... Given all that, it’s not surprising that voters, particularly those of the Republican persuasion, think the media is more or less in Obama’s pocket. A recent survey by Rasmussen found that 49 percent of the likely voters they talked to believed that reporters would favor Obama in their coverage, while just 14 percent said the same about McCain. Seventy-eight percent of Republicans thought the press would try and help Obama win, while only 21 percent of Democrats thought journalists were in bed with McCain. Complaints about bias are only exacerbated when the New York Times (the bête noire of the right) rejects an opinion piece written by McCain comparing his position on Iraq to Obama’s—just days after the Times ran a similar piece by Obama.
Vanity Fair: vanityfair.com
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Old 07-22-2008, 11:36 PM   #818
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Are you willfully blind? Obama's position isn't an exclusively time-based withdawl, it is dependent on conditions on the ground.
Really, can you name any conditions for the security environment on the ground that Obama said had to be met BEFORE he would start to withdraw a single non-surge US combat brigade from Iraq? What prerequisites does Obama have for the Iraqi military to meet before he would remove a single non-surge US combat brigade?

Obama stated consistenty throughout the first half of 2007 that US troops needed to be leaving the country, and that all US combat brigades should be out of Iraq by March 31, 2008. The ONLY SINGLE condition Obama gave for suspending that time line was if the Iraqi government achieved all 18 benchmarks within that small time frame. He never made any statement to the effect that the withdrawal would be suspended because the Iraqi military was not ready or because violence was increasing, or the Iraqi government was collapsing or failing to meet the benchmarks in that time frame.
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Old 07-22-2008, 11:39 PM   #819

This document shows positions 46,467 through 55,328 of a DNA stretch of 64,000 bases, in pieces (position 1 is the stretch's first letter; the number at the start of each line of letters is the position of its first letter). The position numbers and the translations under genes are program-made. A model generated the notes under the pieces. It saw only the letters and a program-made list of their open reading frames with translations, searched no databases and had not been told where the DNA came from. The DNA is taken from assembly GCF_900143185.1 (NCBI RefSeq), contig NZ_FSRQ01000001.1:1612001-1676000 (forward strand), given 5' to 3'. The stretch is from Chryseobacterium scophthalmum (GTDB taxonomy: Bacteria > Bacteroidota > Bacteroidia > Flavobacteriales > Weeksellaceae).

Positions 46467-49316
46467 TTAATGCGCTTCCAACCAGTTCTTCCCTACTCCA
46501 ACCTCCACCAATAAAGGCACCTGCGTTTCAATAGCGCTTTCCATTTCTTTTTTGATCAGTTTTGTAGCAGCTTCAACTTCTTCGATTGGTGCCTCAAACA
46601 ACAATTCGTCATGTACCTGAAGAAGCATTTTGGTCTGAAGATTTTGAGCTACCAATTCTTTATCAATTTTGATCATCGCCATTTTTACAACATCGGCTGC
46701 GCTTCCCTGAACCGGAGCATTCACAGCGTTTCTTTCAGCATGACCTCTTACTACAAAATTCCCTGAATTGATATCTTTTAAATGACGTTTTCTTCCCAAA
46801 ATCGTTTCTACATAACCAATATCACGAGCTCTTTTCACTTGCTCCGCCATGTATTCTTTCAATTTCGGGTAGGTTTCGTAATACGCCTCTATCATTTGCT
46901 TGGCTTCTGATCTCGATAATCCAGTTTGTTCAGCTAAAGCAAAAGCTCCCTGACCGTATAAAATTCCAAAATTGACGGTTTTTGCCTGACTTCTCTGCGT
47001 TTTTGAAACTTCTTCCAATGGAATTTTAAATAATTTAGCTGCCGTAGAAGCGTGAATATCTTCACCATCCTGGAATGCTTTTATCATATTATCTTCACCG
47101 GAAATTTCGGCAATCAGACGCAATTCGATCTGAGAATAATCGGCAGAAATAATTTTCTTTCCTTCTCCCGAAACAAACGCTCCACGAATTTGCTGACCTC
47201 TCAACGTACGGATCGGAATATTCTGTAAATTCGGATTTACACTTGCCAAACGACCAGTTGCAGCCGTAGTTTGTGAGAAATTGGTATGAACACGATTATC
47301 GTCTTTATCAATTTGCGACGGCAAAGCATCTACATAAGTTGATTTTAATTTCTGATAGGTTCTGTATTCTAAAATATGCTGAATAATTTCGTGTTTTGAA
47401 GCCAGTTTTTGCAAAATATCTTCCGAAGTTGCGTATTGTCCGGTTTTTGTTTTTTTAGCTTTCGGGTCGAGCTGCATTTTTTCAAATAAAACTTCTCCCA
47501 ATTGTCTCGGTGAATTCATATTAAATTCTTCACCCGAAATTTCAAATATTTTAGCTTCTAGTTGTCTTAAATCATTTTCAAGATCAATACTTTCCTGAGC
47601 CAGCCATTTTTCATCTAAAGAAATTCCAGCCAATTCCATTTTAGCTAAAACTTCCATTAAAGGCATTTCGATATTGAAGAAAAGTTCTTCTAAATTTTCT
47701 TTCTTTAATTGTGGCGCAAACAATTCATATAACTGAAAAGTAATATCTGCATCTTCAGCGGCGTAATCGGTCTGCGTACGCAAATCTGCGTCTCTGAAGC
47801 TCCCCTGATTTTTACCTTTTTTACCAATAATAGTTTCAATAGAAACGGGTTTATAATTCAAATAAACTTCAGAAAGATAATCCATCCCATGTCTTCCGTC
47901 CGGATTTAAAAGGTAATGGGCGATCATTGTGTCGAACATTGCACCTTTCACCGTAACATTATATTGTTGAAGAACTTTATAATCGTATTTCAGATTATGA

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Originally Posted by Strongbow View Post
You should ask yourself that question since you and others seem to think that Maliki no longer believes in a conditions based withdrawal and now wants an exclusively time based withdrawal like Obama.
Tell me where Obama said he wants an exclusively time based withdrawal. You won't find it, because it doesn't exist. You are, once again, fabricating a position in order to refute it.

Maliki clearly said, when asked about Obama's position, that Obama's timeline was one that was in line with his government's wishes.

Your continued pigheaded refusal to acknowledge this is jaw-dropping. Spin, spin, spin. Message, message, message. It's utterly ridiculous.
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Old 07-22-2008, 11:50 PM   #820
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his original judgment about the entire adventure is what cost HRC the democratic nomination. isn't that what ultimately matters most?
I got news for you, winning the Democratic nomination involves appeasing the crazy base of that party. The impact that part of the party will have in the national election will be much less than it was in the primary.

Its obviously poor judgement to claim, that the United States is less safe, that Kuwait and Saudi Arabia are less safe, because Saddam was removed from power.

Quote:
1) if it's working, why can't we leave
The United States can leave as conditions on the ground improve and the Iraqi military becomes capable of replacing any non-surge brigades that are withdrawn.

Of course, you've always claimed that its not working and that the US should still leave.


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2) doesn't change the fact that it was a mistake to begin with.
History is not on the side of people who think it was a mistake to remove someone like Saddam. But good luck defending Saddam and a continuation of his regime.
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Old 07-22-2008, 11:54 PM   #821
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The democratic caucuses are not a general election, and the public perception of the situation in Iraq has shifted, thankfully enough to a more stable one that can allow foreign forces to leave without passively enabling a genocide, but the flipside of which is that people care less about it than other issues.
That's exactly it. Iraq is not the issue du jour and even though McCain has a decent surge argument (you can argue some points but anyway), the reality is that he's completely misreading the public. Nobody cares, and he just sounds whiny. The public is at the point where they think troops can come home and they think that Iraq as a whole, was a terrible mistake. So what did or didn't happen with the surge is almost irrelevant.

I am continually amazed how in this election, there are people who are so terrible at reading public sentiment. The Clintons were particularly shocking since they are so politically savvy. But McCain is even worse. He just doesn't get it, he doesn't get at all what this election is about.